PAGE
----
Recognising that the recycling crisis is challenging regulations around stockpiling, EPA Victoria says it is “actively managing” the impact. Along with enforcing the existing regulations around stockpiling, it has created a taskforce to audit Victorian recycling facilities and identify stockpiling that poses a fire risk. In NSW, the EPA says it is considering case-by-case variations to stockpiling requirements, but is balancing those against safety and environmental concerns.

Some recycling companies and councils are looking to markets outside China to outsource the sorting of recyclables and as a destination for the end product.

The general manager of YCA Recycling in South Australia, Kai Hau, says his company now sends recyclables to Malaysia, Vietnam, Thailand, Indonesia and Korea for processing, and then ships the processed – and therefore higher quality – product on to China. But this double-handling comes at a cost.

“When I send the material to Malaysia, I need to pay customs and shipment, then they process it and send it to China and I pay again customs and shipment,” he says.

Hau says the additional costs are passed on to the councils to continue to make it a viable business opportunity. He is also applying for a state government grant to upgrade the company’s onsite processing machinery although this will need at least six months to take effect.

The Southern metropolitan regional council in Western Australia, which operates its own materials recovery facility for processing recycling, also anticipated the change in Chinese policy and set up contracts with other countries and markets for the processing and separation of the recyclables it collected from more than 30 local councils and shires.

But even recycling companies that were not sending much material to China have been affected by the plummeting commodity prices.

“The main effect on us has been with regard to the price we get for the material we sell,” says Dean Caton, general manager of NT Recycling Solutions. “Have we had to work a little bit harder with our brokers effectively in terms of where that material goes and what options we’ve got? Yes.”

Interestingly, the relatively small number of companies in Australia that do use recyclable materials – particularly plastic – to make new products, often struggle to source enough raw material.

Tasmanian company Envorinex turns waste plastics into everything from fence posts to tennis court markings. They currently collect their recyclable materials, which include sileage wrap, pallet wrap, crates and polypipe, directly from the source, free of charge, and process it themselves. They are planning a machinery upgrade so they can process household plastics, because their business has been so successful that they can’t get enough raw materials. “They’ve got stockpiles of it, and we’ve got councils within Victoria and Queensland wanting us to replicate our business there,” says the managing director, Jenny Brown.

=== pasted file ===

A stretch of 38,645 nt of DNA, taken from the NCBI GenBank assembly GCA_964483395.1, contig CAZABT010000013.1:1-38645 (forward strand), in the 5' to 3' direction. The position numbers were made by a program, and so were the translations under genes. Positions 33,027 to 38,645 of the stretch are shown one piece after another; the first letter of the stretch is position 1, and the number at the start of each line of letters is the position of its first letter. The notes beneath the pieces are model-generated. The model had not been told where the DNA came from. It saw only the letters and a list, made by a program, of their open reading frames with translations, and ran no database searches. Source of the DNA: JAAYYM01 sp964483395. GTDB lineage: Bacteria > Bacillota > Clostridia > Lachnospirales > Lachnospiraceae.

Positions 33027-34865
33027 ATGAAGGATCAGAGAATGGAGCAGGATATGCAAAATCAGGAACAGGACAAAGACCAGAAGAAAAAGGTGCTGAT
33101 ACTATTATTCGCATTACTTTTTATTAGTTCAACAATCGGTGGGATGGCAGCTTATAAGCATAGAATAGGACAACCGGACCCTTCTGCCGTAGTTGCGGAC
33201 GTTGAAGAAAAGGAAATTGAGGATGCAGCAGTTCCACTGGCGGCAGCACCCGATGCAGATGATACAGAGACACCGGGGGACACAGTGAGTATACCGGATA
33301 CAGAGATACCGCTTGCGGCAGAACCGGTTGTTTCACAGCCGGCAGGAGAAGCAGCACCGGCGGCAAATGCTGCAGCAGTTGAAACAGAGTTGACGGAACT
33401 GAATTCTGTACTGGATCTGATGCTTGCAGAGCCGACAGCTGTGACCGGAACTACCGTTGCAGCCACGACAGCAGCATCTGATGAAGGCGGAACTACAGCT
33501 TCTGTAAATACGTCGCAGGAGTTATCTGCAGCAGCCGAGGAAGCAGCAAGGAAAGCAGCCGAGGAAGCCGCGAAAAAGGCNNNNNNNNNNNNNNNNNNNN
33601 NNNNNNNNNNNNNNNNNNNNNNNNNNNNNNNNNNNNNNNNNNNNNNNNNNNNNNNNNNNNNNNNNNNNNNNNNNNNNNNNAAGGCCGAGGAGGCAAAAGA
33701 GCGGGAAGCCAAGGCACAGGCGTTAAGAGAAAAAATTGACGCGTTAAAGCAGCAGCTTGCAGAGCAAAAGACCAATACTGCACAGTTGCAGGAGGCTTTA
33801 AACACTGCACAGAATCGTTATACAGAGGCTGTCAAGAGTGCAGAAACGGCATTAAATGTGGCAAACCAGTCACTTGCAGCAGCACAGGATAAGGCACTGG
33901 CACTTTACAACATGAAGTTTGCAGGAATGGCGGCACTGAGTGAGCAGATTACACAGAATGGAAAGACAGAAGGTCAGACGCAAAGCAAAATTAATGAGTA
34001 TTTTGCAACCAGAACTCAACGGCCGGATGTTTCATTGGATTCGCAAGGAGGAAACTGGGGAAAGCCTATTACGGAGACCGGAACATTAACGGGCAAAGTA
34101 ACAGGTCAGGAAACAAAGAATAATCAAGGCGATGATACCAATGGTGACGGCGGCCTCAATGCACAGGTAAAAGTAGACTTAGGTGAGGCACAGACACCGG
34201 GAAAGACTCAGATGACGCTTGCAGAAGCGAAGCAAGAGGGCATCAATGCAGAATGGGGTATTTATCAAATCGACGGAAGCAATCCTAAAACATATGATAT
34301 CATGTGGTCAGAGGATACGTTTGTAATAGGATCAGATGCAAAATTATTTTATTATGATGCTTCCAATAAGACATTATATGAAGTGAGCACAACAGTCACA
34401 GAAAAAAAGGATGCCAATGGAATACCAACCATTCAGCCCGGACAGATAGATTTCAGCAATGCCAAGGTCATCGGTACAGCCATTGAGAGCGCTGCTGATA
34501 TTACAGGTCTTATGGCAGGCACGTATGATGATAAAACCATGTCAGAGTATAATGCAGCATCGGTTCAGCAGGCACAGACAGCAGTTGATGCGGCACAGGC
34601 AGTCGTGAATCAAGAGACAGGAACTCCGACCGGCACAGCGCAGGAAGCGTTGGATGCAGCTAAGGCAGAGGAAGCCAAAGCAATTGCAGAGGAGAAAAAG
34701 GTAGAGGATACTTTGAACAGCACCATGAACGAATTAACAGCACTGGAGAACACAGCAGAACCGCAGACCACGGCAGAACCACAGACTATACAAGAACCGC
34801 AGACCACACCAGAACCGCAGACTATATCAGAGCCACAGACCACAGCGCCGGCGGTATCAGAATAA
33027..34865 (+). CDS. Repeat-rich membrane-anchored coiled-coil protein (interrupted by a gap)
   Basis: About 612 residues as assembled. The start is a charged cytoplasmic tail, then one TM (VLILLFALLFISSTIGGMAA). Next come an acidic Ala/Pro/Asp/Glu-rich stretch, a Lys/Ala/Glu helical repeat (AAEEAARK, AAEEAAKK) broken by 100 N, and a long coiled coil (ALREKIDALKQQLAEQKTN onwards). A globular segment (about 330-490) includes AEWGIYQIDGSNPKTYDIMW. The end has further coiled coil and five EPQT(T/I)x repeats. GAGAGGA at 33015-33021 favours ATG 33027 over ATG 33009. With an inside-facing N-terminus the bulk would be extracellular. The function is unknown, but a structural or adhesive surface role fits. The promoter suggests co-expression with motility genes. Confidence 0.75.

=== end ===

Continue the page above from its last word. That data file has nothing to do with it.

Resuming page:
What is the government doing?

In April, at a meeting of federal and state environment ministers, it was agreed that all Australian packaging should be reusable, compostable or recyclable by 2025, but the move was seen as not going far enough. Acknowledging the precarious state of affairs, several state governments have stepped in with short-term support.

In February, the Victorian state government announced a $13m support package – $12m for councils and $1m for industry – while they renegotiate recycling contracts and work towards longer-term solutions. More recently, it committed a further $2.5m to developing new markets for Victoria’s recyclable waste.

The South Australian government set up a $12.4m rescue package for the recycling industry and local councils, with $5.8m worth of infrastructure grants for local government and industry, a $5m loan scheme to support larger projects, and smaller amounts for transport subsidies, education campaigns and grants.

NSW has committed $47m in a one-off package to support councils and the recycling industry while they adjust to China’s new policy. It includes $9.5m to help invest in new uses for recyclable materials, including infrastructure projects, and to improve the quality of recycled products.

The ACT’s kerbside recycling has apparently dodged the crisis. Transport Canberra and City Services says very little of Canberra’s recycling had previously been sent to China, and most was already sold to recyclers in Australia.

The recycling industry is in a state of flux; one that is unlikely to be resolved easily or quickly. But one constant message echoed by councils and recycling companies alike is that now, more than ever, they need households to be vigilant about what they put into the yellow recycling bin.

“Make sure you’re giving your recycler the cleanest possible product you can, now more than ever,” Khoury says. “If there’s any doubt about whether you put it in the recycling bin or not, my advice to householders is put it in the bin with the red lid.”

Avots: The Guardian